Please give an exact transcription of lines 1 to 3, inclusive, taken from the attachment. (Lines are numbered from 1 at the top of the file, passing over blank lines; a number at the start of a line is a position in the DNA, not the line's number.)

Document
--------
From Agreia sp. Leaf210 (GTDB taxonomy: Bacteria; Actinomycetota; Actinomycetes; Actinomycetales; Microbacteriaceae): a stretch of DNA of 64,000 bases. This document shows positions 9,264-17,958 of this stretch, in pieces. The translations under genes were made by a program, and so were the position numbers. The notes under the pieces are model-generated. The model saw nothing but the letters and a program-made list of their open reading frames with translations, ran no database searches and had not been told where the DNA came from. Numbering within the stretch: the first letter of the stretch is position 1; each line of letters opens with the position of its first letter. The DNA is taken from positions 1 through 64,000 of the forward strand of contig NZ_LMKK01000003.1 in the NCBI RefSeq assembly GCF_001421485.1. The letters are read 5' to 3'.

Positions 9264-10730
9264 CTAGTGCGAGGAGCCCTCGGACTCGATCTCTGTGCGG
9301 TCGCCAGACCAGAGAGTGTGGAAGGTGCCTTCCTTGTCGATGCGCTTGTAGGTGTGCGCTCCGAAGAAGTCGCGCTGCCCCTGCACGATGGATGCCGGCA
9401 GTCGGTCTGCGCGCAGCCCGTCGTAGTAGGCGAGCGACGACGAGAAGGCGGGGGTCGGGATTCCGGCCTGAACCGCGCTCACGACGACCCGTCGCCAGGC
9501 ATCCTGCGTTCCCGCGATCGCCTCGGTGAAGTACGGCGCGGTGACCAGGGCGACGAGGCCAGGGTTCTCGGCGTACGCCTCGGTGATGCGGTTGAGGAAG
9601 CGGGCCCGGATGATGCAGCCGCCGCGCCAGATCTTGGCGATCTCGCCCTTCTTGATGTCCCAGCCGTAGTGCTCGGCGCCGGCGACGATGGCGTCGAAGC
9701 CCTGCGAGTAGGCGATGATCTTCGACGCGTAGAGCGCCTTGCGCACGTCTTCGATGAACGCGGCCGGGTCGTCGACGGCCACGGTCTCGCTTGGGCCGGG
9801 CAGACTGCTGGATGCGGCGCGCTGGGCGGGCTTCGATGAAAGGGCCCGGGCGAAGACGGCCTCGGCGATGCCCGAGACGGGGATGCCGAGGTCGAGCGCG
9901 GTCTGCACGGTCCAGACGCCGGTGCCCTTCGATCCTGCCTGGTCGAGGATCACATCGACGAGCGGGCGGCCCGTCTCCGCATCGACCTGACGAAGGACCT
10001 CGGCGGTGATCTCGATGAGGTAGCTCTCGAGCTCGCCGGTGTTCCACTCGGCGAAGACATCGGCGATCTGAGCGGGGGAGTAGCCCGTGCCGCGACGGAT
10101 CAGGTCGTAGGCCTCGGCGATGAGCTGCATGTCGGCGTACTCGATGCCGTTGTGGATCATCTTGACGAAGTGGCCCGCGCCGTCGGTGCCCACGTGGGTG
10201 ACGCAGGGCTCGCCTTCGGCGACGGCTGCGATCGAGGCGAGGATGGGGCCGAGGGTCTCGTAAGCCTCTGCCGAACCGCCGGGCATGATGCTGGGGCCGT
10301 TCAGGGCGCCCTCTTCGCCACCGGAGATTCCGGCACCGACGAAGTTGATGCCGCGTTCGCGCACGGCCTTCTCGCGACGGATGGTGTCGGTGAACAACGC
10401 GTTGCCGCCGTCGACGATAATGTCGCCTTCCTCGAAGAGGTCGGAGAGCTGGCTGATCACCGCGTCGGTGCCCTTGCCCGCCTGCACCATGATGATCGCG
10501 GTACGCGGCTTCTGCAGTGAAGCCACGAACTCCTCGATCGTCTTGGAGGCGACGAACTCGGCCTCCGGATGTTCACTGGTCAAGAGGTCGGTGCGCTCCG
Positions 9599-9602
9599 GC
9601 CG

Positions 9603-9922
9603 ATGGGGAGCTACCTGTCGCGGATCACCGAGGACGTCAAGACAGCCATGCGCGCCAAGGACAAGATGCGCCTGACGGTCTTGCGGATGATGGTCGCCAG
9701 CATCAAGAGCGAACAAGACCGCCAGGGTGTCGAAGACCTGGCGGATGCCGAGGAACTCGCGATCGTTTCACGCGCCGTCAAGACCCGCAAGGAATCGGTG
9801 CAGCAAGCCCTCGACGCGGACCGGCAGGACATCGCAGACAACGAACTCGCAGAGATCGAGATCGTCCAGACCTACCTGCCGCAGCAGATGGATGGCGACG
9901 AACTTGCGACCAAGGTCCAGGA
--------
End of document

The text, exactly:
From Agreia sp. Leaf210 (GTDB taxonomy: Bacteria; Actinomycetota; Actinomycetes; Actinomycetales; Microbacteriaceae): a stretch of DNA of 64,000 bases. This document shows positions 9,264-17,958 of this stretch, in pieces. The translations under genes were made by a program, and so were the position numbers. The notes under the pieces are model-generated. The model saw nothing but the letters and a program-made list of their open reading frames with translations, ran no database searches and had not been told where the DNA came from. Numbering within the stretch: the first letter of the stretch is position 1; each line of letters opens with the position of its first letter. The DNA is taken from positions 1 through 64,000 of the forward strand of contig NZ_LMKK01000003.1 in the NCBI RefSeq assembly GCF_001421485.1. The letters are read 5' to 3'.

Positions 9264-10730
9264 CTAGTGCGAGGAGCCCTCGGACTCGATCTCTGTGCGG